Immigrant Small Business Ownership is a Cornerstone of New Jersey’s Economy

Immigrants account for 47 percent of the Garden State’s Main Street business owners despite making up just 22 percent of the total population.

Published on Mar 18, 2019 in Economic Justice, Immigrants' Rights

To read a PDF version of this report, click here. 

On any given day and in every corner of the state, immigrants – both documented and undocumented – wake up and set out to work at small, local businesses that they themselves own and operate. This follows a nationwide trend, as immigrants are almost twice as likely to start new businesses than their native-born peers. And while immigrants are more likely to open any kind of business — including large corporations like Tesla, Google, and Pfizer — they are much more likely to own a “Main Street” business than native-born residents.[1] These small businesses, like grocery stores, hair salons and restaurants, generate approximately $1 billion in economic activity every year and are critical to downtowns and local economies across New Jersey with its 565 unique municipalities.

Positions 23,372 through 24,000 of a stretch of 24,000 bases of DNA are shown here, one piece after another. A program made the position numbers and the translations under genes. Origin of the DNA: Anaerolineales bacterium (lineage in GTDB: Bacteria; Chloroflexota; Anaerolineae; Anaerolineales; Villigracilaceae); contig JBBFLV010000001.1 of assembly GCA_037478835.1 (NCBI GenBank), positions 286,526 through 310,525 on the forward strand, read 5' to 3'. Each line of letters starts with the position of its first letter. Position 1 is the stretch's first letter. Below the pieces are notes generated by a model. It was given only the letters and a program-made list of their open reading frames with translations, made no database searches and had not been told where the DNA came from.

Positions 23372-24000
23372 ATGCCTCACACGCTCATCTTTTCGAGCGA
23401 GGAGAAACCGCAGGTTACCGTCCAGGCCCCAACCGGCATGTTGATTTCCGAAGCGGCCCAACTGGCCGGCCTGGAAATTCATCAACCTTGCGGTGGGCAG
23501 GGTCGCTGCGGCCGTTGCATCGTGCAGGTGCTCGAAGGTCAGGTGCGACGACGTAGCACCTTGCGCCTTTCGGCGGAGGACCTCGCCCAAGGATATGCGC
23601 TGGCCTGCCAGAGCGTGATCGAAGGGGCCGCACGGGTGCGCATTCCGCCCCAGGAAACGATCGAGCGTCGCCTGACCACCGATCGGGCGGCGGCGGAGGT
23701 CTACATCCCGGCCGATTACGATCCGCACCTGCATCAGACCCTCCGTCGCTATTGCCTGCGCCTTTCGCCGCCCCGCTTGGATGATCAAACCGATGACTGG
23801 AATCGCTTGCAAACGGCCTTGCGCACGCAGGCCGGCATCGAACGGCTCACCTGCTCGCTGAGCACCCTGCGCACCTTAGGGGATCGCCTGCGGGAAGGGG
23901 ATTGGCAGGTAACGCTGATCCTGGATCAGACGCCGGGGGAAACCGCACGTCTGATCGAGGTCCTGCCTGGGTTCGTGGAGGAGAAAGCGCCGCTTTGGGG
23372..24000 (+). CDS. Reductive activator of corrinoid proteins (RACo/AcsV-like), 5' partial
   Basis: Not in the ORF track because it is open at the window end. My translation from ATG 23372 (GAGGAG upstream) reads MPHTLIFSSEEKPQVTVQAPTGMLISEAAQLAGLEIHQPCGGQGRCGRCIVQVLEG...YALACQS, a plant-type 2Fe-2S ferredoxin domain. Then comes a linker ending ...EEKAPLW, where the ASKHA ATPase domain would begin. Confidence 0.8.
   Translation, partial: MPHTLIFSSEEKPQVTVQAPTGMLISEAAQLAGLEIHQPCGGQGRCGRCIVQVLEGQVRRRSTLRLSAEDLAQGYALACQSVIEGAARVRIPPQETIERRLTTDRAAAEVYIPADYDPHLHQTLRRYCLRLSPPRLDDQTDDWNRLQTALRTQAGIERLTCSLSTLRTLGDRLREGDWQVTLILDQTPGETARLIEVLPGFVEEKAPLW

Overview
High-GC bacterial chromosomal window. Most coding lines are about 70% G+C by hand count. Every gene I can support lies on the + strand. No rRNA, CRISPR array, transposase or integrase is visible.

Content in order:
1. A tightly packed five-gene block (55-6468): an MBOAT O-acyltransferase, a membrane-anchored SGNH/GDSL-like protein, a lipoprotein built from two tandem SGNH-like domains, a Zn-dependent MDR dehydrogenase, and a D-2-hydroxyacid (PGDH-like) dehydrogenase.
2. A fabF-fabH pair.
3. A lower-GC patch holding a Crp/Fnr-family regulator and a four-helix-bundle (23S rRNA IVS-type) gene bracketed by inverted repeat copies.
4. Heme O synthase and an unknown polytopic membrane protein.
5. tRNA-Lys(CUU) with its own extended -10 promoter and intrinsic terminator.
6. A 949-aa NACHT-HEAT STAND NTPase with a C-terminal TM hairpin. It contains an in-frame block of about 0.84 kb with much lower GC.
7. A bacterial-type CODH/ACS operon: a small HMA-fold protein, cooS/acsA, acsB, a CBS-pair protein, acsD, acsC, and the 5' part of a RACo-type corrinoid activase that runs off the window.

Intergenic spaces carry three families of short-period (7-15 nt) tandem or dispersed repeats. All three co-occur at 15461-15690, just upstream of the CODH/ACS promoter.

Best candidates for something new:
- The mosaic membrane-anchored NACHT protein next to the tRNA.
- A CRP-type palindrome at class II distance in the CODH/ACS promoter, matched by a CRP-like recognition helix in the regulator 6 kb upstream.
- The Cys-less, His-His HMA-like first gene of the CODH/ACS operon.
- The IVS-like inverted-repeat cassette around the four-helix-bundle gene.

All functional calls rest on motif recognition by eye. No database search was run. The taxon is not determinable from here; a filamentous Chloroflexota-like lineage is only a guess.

Immigrants own a higher share of Main Street businesses in New Jersey than in any other state not named California.[2] In fact, immigrants account for 47 percent of the Garden State’s Main Street business owners despite making up just 22 percent of the total population.[3] Given the state’s many small towns and its diversity of immigrants — New Jersey has the third highest share of immigrants and arguably the most ethnically diverse immigrant population and workforce in the nation — this is perhaps not surprising, but it is nonetheless important to the state’s economy.